The United States has reached 200,000 coronavirus deaths. Now experts are looking ahead and the forecast for autumn and winter is not good.


The coronavirus pandemic could have caused tens of thousands more deaths in the spring and summer than previously thought, a new study says.

Researchers at the University of Virginia in the British Commonwealth in Richmond have found that nearly 75,000 more people may have died from the pandemic than recorded in March to July, according to a report published Monday in the peer-reviewed journal JAMA.

Examining death certificates, the study found that more than 150,000 deaths were officially attributed to COVID-19 during that period. However, researchers found that nearly 75,000 deaths were indirectly caused by the pandemic – with a total of over 225,000 deaths in those four months.

Data from Johns Hopkins University show that the total number of victims of COVID-19 in the United States so far is just under 215,000.

“There are some conspiracy theories that the number of deaths from COVID-19 is exaggerated,” said Dr Stephen Wolf, honorary director of the Center for Society and Health at the University of the British Community in Richmond. “It simply came to our notice then. In fact, we are experiencing more deaths than we thought. “

Wolfe says there have been unnecessary deaths indirectly caused by the pandemicfrom diseases such as Alzheimer’s disease, diabetes and heart disease, which increased sharply in the same five countries that recorded the most deaths from COVID-19.

Delayed care, fear of seeking care, or emotional crises resulting from the pandemic could also contribute to these deaths, as well as inaccurate death documents that may have mistakenly identified the death of COVID-19.

Wolfe sees a similar pattern in a previous study by researchers at the University of Virginia in the British Community and Yale, which looked at unnecessary deaths at the start of the pandemic, from March to April.

In this study, researchers found that mortality from these other diseases increased in states such as New York, New Jersey and Massachusetts, where coronavirus cases increased at the onset of the pandemic. In June and July, Wolfe said similar deaths had increased in the southern states, which had experienced a summer jump in coronavirus cases.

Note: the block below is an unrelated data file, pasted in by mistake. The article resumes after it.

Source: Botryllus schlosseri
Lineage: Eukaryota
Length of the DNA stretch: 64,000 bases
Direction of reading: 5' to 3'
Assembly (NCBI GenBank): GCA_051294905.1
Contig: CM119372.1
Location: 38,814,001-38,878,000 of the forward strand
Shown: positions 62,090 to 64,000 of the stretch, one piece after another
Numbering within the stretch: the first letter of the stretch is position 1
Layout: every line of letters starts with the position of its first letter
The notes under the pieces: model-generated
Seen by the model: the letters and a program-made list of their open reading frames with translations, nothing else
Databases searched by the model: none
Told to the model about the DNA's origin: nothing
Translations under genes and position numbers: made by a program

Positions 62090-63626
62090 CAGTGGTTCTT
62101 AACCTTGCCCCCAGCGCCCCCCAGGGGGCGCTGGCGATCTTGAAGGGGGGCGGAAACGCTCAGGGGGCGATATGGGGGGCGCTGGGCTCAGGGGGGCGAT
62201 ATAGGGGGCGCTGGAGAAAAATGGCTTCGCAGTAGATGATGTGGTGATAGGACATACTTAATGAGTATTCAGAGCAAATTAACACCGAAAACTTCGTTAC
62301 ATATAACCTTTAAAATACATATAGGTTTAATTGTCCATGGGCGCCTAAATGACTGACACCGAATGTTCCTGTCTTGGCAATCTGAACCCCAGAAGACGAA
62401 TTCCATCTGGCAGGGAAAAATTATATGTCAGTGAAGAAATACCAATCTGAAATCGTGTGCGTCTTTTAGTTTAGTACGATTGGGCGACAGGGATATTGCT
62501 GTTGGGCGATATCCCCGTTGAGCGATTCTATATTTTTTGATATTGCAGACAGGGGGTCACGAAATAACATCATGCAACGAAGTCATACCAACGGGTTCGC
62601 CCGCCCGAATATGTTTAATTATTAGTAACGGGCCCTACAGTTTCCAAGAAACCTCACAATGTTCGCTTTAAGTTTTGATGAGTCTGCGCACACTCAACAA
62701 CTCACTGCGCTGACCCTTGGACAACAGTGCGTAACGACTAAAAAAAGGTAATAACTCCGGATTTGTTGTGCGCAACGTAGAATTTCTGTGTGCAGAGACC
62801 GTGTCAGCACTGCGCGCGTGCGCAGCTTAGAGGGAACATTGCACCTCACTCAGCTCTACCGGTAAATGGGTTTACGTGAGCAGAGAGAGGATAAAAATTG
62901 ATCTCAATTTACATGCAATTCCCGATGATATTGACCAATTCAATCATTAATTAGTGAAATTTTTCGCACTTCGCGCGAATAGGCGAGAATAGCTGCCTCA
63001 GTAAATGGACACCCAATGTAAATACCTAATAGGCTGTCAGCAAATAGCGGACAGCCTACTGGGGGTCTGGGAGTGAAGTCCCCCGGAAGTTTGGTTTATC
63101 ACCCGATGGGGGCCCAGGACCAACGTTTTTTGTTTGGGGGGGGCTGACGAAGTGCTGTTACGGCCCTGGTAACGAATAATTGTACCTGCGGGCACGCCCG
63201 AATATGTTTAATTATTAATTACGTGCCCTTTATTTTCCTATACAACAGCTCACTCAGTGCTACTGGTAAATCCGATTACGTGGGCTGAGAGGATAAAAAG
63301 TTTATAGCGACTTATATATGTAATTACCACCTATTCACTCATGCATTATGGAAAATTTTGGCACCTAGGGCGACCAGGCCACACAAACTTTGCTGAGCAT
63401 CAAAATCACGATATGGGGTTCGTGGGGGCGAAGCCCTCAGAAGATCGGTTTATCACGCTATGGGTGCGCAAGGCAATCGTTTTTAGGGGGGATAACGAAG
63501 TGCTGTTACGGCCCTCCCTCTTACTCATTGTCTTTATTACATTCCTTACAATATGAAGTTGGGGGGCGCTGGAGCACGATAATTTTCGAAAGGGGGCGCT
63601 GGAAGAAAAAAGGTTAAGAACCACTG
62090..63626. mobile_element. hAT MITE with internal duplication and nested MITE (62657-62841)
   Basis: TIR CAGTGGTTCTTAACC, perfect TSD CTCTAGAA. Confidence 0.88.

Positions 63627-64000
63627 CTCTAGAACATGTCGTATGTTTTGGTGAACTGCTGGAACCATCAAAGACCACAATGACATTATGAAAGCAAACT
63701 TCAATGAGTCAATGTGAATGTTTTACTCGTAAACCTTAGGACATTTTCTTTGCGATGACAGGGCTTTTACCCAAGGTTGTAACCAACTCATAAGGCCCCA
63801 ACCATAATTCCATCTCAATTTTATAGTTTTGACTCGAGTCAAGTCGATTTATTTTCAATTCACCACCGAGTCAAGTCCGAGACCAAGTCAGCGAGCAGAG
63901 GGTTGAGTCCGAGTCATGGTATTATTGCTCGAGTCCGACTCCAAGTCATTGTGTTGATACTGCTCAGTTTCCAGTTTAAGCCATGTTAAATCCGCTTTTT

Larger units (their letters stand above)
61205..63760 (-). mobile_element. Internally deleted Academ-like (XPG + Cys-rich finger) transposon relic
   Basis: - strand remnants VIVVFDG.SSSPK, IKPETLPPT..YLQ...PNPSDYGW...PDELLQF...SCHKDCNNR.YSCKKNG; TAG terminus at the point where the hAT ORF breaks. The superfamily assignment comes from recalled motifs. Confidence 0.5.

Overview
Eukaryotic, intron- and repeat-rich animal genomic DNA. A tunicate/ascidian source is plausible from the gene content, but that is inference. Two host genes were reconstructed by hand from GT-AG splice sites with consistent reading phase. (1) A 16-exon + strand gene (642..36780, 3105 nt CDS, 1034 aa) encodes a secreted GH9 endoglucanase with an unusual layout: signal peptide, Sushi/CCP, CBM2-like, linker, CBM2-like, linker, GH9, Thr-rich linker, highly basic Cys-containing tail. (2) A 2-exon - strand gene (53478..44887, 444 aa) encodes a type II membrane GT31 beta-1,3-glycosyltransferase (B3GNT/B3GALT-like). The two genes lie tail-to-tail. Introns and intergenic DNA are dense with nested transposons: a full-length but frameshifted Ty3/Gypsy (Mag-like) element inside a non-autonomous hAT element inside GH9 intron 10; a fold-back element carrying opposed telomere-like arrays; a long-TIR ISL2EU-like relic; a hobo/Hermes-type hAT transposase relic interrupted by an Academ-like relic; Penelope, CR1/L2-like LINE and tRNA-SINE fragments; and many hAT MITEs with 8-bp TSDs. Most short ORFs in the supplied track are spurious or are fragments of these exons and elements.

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Another remarkable finding is how long the jumps lasted in different countries. According to the study, the unnecessary deaths in New York, New Jersey and Massachusetts were huge, but short-lived, which led to an “A” model.

In Sunbelt, however, the number of unnecessary deaths began to increase gradually at the start of the pandemic, then jumped in June, rising until Wolfe’s team stopped research in July.

“This suggests that there are some political implications in terms of the implications of some countries’ decision to ease restrictions at the start of the pandemic,” he said. “It’s kind of a warning call ahead.”

Dr Amesh Adalya, an infectious disease doctor and senior scientist at the John Hopkins Center for Health Security, said the study confirmed what doctors saw every day at the hospital, and stressed how poorly federal officials performed during the pandemic.

Although the study may only be a snapshot from March to July, he says the country is still seeing an excess of coronavirus deaths.

“The fact is, even now in the fall, with all the knowledge and new tools … it’s still killing people at a speed that’s too high,” Adalya said.

The study contributes to a study from the University of Washington, which predicts that nearly 400,000 people will die this year from COVID-19 or the effects of the pandemic. JAMA Editor-in-Chief Dr Howard Bouchner said in an editorial in a magazine published on Monday that the number of unnecessary deaths “cannot be overestimated”.

“These deaths reflect a real measure of the human cost of the Great Pandemic in 2020,” he wrote.

Follow Adriana Rodriguez on Twitter: @AdriannaUSAT.

Patient health and safety coverage at USA TODAY is made possible in part through a grant from the Masimo Foundation for Health Ethics, Innovation and Competition. The Masimo Foundation does not provide editorial data.

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